I volunteered to fly with a new crew under the command of Lt. Paris. On April 18, 1945, during a 7-hour flight, we sank a Japanese lugger and drew Japanese planes away from an Army P-38-1 that was lost and directed it to its destination. On April 22nd, we bombed and strafed a Japanese airstrip, including grounded planes, plus sank three ships, a Sugar Charlie and two others.

While flying for almost 12 hours off the China coast on May 3rd with Lt. McClintock, we spotted a large—what could be described as a—cruiser, docked at the mouth of a river. When reporting it to base, we were told to maintain surveillance until we could be relieved. Later, bombers followed the ship north in the China Sea until they, too, were relieved by other planes. During the same flight we spotted a Japanese seaplane, dropped to a lower altitude and pursued. The pilot apparently was so nervous at our approach he landed on the water too quickly and broke the pontoons. He and a couple of others began swimming in the ocean. We circled, took photos, left doing no harm and returned to base.

On May 15, I flew 13 hours with Lt. Ashton and crew. We strafed and bombed a Japanese radar station.

Everyone was going home, except “yours truly.” I remained unassigned. I decided to go into officers’ country and asked to speak to the squadron commander. I told him that my uncle was Admiral George Murray, (Yes, I was being a name-dropper.) and I would like to return home. Shortly thereafter, May 29th, I was heading for Hawaii with pilot Lt. Hutchinson and crew. From there, I boarded a transport ship of military personnel on their way to the mainland.

In my parachute bag I hid a Smith and Wesson 38-caliber pistol and a broken-down carbine, a great gun to own. I might have gotten away with it, but decided to turn them in. A big mistake!

Reaching the States, I was mandatorily interviewed by a Naval doctor, pretty much standard procedure. I was offered an increase in rate if I returned to the Pacific and joined a Privateer squadron. The Privateer was a new plane similar to a B-24 but longer with a large single tail instead of a double vertical one. I said, “No, thanks.”

After transferring to a primary flight training base in Peru, Indiana, I virtually had few duties. Some guys, except for flight trainees, were being discharged. I decided if I was going to be stuck in the service I might as well try to become a pilot. So, I called my dad at the Justice Department and asked if he could help me apply for flight school. Not long after, the commanding officer requested that I come to his office and told me he had orders for me to report to flight school.

As fate would have it, the day before, it had been announced that war was over. Everybody at the base was celebrating and eager to go home. I was caught up with the euphoria, changed my mind and turned down flight school. What an error in judgment that was! Ever since, I have regretted it.

Because I was young, there was no chance of my getting out of the service for quite a while because discharge was dependent on age, years overseas, marriage and dependents. They sent me to Glenview Naval Air Station in Chicago.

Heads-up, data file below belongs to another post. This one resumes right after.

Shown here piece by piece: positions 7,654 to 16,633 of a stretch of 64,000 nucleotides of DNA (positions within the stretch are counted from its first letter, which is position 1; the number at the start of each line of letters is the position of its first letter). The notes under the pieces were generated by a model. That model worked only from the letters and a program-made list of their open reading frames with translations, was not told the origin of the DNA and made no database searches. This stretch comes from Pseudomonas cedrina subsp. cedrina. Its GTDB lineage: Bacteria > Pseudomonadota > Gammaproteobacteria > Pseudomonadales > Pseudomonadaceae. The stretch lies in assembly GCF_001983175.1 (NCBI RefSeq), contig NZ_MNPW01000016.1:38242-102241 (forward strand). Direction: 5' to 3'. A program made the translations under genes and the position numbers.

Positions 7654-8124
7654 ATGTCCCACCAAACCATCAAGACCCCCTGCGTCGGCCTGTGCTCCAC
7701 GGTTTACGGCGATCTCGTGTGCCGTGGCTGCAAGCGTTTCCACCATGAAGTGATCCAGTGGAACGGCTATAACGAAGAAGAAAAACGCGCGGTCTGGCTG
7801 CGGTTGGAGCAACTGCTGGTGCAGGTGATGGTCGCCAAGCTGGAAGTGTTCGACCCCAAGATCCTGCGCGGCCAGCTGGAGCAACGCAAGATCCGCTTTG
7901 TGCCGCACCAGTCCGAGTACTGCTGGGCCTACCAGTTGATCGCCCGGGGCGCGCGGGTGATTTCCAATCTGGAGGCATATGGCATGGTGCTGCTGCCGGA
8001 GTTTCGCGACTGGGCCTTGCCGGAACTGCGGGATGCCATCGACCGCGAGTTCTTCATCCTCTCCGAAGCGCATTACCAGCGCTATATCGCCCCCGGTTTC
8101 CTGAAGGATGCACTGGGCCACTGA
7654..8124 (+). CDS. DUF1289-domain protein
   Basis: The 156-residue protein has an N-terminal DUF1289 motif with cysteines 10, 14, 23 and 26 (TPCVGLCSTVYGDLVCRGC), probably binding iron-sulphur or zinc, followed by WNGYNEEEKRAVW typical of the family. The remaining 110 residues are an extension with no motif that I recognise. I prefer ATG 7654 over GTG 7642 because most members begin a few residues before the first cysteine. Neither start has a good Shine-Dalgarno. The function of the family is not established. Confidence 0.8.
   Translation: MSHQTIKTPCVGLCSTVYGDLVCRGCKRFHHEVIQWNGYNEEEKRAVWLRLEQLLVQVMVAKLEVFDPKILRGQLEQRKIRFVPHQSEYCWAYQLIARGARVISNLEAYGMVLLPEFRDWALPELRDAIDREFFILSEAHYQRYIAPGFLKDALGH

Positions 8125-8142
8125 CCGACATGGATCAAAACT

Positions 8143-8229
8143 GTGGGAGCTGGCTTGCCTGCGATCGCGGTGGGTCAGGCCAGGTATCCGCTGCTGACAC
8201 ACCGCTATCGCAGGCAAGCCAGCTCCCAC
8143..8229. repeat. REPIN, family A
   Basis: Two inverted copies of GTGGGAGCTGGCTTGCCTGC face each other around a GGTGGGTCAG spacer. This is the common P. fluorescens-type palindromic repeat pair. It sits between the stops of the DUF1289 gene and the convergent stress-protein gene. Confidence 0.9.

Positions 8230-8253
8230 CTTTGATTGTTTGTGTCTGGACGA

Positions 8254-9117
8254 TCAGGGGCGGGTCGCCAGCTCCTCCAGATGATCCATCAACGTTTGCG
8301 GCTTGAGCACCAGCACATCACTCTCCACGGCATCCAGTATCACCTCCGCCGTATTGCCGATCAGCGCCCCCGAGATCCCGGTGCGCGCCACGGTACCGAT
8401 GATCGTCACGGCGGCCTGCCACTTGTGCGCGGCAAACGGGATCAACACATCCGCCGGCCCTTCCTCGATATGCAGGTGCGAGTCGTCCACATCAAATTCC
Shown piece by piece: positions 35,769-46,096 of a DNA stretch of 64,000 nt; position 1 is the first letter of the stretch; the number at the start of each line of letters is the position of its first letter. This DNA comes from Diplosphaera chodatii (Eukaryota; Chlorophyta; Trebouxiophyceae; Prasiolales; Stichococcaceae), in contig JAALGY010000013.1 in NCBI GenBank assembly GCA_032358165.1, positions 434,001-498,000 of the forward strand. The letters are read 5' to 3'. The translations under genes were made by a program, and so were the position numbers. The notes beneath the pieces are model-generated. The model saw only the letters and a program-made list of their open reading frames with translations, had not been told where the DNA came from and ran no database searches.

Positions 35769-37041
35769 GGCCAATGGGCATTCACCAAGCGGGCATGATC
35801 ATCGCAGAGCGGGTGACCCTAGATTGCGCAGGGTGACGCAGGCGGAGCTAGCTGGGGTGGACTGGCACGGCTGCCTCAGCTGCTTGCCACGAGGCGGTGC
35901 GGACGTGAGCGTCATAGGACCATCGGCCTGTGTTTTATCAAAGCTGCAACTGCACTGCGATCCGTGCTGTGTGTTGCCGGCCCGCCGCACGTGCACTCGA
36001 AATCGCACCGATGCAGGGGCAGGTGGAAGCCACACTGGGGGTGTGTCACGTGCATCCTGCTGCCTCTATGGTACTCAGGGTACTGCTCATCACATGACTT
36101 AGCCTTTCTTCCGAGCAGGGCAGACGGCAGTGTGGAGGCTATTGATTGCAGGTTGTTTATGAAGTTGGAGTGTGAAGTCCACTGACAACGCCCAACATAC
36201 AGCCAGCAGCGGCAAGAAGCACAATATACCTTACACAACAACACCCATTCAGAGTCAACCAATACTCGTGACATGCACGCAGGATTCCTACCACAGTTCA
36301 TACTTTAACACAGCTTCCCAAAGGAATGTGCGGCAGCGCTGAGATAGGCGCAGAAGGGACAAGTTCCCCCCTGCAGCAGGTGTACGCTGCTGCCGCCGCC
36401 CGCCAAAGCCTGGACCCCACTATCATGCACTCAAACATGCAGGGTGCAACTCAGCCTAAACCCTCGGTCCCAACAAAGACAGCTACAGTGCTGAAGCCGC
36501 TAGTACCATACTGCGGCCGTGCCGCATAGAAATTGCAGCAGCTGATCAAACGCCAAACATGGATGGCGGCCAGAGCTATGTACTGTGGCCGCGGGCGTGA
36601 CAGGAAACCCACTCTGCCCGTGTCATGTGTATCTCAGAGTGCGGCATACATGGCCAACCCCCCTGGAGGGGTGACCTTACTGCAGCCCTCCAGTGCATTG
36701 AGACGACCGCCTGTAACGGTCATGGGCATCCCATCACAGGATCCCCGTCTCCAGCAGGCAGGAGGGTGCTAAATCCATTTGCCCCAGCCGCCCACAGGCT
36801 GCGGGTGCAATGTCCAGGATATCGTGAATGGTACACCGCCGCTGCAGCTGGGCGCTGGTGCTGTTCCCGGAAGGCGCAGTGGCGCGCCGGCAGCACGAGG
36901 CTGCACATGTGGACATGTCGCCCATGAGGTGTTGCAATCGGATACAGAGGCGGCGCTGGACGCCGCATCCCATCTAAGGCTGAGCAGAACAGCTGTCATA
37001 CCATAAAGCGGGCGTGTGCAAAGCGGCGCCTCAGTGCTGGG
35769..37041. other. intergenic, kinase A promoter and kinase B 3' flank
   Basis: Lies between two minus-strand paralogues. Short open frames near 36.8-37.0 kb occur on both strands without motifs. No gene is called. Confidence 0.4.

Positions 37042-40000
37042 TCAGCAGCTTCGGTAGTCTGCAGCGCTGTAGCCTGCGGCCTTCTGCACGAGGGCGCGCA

I became a line chief for Stearman open-cockpit trainers. These planes, very slow yet versatile, started with an outside hand crank while the pilot already was inside. One day running in from the line, I tripped over a wing tie-down cable, flipped and ended in sick bay when I couldn’t straighten out my leg. After a week of unsuccessful therapy, I was transferred to Great Lakes Naval Hospital.

While walking in the hospital with a crutch, a Wave patient, high on a balcony, yelled at me to come up. Someone informed me that she was in the venereal disease section. I declined her invitation. At the same time, I became acquainted with two Marines, survivors of the Bhutan Death March and often intoxicated. Because of the horror they had experienced, they were being totally left alone. But, they “adopted” me, and we became good friends. Great guys!

One evening in downtown Chicago, where I hit a lot of bars/hotels and learned to play 21, I was dressed in my flight jacket. Shore patrol picked me up for being out of uniform and put me on report. (I suspect they were jealous of “Fly Boys.”) I had to appear at Captain’s Mast (court) and explain to the judge that I was awaiting my seabag from my returning ship. Knowing I would be out of the service before long, I didn’t want to buy another seabag. My leading chief, Wendy Watson, who had hashmarks in gold all the way up his arm and had been called back into service from many years before, testified positively on my behalf that I was one of his best crew. The judge was impressed but handed down ten days confined to barracks.

It was Christmas, and my mother and father came from Massachusetts to visit my sister, Margaret, and her family, who lived in Rogers Park, a suburb of Chicago. Now, I really wanted to join them since I hadn’t seen them in several years. I learned from a bunkmate, Bob Shaefer, from Chevy Chase, Maryland, that he was going on liberty and had a car. With some hesitation, he allowed me to get in the trunk. At the gate he picked up two hitchhiking sailors, who sat in the back seat. As the car passed through shore patrol and proceeded to downtown Chicago, I yelled out to Bob, “Could you turn up the volume on the radio?” You might know, the guys in the back seat were startled by a voice from nowhere. (Since bunks were checked every night and I was supposed to be on base, I had to arrange for someone to sleep in mine.)